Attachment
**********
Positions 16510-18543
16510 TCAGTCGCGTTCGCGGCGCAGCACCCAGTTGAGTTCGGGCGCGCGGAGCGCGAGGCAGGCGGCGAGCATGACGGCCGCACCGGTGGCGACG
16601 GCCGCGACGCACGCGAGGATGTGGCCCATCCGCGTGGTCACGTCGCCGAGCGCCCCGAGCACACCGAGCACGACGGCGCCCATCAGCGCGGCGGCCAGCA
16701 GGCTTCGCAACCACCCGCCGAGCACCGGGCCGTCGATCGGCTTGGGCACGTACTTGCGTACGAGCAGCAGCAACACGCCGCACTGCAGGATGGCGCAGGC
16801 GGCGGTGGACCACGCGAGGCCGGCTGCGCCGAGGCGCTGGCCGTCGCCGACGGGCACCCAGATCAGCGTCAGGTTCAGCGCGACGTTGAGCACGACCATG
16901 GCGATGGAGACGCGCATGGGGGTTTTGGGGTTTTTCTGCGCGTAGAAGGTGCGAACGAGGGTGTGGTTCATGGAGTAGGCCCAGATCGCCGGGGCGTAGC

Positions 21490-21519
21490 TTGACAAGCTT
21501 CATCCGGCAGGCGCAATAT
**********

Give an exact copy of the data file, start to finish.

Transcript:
Positions 16510-18543
16510 TCAGTCGCGTTCGCGGCGCAGCACCCAGTTGAGTTCGGGCGCGCGGAGCGCGAGGCAGGCGGCGAGCATGACGGCCGCACCGGTGGCGACG
16601 GCCGCGACGCACGCGAGGATGTGGCCCATCCGCGTGGTCACGTCGCCGAGCGCCCCGAGCACACCGAGCACGACGGCGCCCATCAGCGCGGCGGCCAGCA
16701 GGCTTCGCAACCACCCGCCGAGCACCGGGCCGTCGATCGGCTTGGGCACGTACTTGCGTACGAGCAGCAGCAACACGCCGCACTGCAGGATGGCGCAGGC
16801 GGCGGTGGACCACGCGAGGCCGGCTGCGCCGAGGCGCTGGCCGTCGCCGACGGGCACCCAGATCAGCGTCAGGTTCAGCGCGACGTTGAGCACGACCATG
16901 GCGATGGAGACGCGCATGGGGGTTTTGGGGTTTTTCTGCGCGTAGAAGGTGCGAACGAGGGTGTGGTTCATGGAGTAGGCCCAGATCGCCGGGGCGTAGC

Positions 21490-21519
21490 TTGACAAGCTT
21501 CATCCGGCAGGCGCAATAT